810 Guadalupe St.
Austin, TX 78701
Tuesday – Saturday:
10 AM – 6 PM
12 PM – 6 PM
One of the inevitable truths of life is its impermanence. What we think and feel today often changes by tomorrow. When pondering my favorite books, the list remains in constant flux. If I am entrenched in a fiction mood, the list is weighted towards fiction. If I am hiking often, the list leans towards natural history. If I am spending most of my free time on my porch, well, you get the point: the books that shape us change.
While pondering what classes to take my last semester in college I seriously considered a course in lexicography. What is lexicography you ask? The act of writing dictionaries. A noble act indeed. For a few days I could think of no better way to spend a semester than examining the intricacies of dictionary writing. My mind's eye saw bushy eyebrowed zealots amidst piles of words and a gilded scale of linguistic judgment. While my interest in taking the course thankfully waned, my interests in dictionaries did not.
If I could choose one physical accomplishment, without a doubt, I would run a sub-four-minute mile. Growing up in a running family, the four-minute mile was--and remains--the zenith of cool for me. I never got anywhere close to breaking four minutes, but I have witnessed a few at various track meets and get goosebumps each time.
The chicken or the egg? Saramago or Portugal? Am I enjoying reading Jose Saramago because of my recent fascination with Portugal, or did the Portugal fascination open the door to Saramago? I honestly do not know which came first. I do know for sure that over the past couple of weeks I have enjoyed planning a someday trip to Portugal and am pleased to have finally read the great Portugese Nobel Laureate.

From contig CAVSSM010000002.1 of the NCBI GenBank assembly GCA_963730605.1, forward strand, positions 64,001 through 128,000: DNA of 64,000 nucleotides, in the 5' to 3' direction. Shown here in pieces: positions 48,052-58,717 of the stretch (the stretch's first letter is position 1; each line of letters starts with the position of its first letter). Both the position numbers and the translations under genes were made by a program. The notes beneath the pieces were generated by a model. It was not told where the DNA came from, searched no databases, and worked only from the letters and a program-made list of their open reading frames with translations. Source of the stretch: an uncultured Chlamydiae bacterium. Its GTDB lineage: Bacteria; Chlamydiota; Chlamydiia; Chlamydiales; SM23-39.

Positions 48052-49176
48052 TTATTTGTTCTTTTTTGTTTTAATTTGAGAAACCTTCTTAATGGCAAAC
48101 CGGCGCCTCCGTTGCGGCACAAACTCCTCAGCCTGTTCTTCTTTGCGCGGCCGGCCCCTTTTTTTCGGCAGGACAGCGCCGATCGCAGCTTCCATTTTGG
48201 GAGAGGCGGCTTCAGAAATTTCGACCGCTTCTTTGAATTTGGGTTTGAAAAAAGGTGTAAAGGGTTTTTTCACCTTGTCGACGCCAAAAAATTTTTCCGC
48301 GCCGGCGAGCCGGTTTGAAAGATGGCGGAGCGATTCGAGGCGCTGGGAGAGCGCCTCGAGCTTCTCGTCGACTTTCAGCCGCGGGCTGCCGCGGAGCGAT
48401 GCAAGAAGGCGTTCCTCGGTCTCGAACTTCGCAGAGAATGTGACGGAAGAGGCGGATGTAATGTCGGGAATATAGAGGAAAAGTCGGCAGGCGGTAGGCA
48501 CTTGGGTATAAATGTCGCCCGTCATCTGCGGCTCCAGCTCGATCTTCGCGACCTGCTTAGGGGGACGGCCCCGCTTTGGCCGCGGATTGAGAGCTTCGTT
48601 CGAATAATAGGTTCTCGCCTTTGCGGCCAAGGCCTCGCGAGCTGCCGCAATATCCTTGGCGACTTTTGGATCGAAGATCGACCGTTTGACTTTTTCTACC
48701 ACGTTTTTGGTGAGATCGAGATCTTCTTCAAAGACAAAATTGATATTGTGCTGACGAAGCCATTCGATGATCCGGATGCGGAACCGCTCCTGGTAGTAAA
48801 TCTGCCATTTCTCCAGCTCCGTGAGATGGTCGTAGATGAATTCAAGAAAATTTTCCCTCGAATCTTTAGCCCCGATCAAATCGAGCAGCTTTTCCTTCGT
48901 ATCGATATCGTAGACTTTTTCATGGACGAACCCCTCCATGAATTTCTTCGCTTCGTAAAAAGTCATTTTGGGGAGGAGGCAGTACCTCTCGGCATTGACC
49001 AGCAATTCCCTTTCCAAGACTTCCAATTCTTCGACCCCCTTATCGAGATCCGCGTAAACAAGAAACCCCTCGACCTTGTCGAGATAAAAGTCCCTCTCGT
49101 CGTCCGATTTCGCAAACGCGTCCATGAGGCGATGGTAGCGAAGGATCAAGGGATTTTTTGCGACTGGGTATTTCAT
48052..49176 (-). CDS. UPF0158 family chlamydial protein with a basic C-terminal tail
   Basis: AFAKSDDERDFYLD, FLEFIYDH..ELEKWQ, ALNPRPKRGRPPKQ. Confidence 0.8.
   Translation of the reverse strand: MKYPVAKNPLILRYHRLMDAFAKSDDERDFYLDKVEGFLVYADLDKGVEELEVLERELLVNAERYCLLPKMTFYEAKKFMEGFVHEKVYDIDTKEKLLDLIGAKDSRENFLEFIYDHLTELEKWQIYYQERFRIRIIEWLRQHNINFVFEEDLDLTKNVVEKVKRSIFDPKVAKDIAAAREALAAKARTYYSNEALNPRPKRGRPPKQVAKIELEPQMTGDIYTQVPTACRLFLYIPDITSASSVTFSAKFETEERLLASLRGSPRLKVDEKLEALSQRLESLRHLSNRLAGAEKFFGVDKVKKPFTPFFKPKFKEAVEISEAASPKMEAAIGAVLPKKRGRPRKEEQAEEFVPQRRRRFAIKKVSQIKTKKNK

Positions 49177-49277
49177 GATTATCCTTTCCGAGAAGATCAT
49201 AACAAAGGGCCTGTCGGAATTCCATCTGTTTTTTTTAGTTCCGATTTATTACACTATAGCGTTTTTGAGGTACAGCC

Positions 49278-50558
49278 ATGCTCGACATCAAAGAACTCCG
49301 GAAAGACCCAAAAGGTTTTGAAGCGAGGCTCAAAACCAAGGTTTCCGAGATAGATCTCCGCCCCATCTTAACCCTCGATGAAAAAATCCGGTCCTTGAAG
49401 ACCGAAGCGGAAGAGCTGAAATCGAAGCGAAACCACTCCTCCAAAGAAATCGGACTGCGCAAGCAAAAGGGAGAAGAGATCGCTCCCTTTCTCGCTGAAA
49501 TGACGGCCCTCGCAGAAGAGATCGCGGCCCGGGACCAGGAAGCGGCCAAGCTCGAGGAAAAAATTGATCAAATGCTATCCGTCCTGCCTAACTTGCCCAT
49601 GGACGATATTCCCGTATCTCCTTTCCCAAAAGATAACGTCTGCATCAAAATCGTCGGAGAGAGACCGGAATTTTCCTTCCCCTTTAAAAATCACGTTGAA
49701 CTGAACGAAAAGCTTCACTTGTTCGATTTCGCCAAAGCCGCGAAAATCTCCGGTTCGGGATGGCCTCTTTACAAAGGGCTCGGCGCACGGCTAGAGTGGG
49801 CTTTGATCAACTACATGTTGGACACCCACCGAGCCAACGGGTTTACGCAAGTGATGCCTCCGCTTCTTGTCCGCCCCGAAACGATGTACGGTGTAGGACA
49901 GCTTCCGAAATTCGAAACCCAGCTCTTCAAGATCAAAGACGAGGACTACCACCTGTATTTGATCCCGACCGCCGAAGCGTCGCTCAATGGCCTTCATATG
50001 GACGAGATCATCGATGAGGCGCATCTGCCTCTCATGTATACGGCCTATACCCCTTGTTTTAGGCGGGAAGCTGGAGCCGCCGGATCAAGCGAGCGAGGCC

I like trees. Whether a stunning forest or a lone oak in a pasture, I'm constantly on the look out for beautiful trees. Last spring I realized that despite loving trees I'm quite inept at identifying them. I could walk through my yard and declare "that's a hackberry and those are red oaks," but I embarrassingly could not identify the other trees in my yard. That wouldn't work. I brought a few field guides home and set to work learning about American elms and scrub oaks and a tree that many call a weed but I call a chinaberry.
On June 30th, 1908 something incredible happened on Earth; specifically, in Siberia, near the Tunguska River. Some witnesses say that it was like the sky was split in two by a huge ball of fire, for others it was like we had another sun. Then they heard a huge thunder, and another, and another. We are talking about the Tunguska event, something that has kept the community of scientists busy for more than a hundred years. The first expedition to the area came after this explosion happened almost ten years later. What they found then was about 80 million trees knocked down in 800 miles square miles. At the center of this area though, the trees were standing, but they were stripped from their branches and bark. Creepy!
I always feel like I can't never get enough of butterflies. They just go so fast that I get this feeling that I’ve seen something beautiful but I cannot tell exactly how it looks. I can talk about its colors in general but that’s it! No details of the shape of the wings or anything else. On two different occasions I’ve been lucky enough to see the gorgeous Morpho butterfly in Costa Rica: you can only see this metallic blue flash going around, so it is hard to believe it is a butterfly. Amazing!!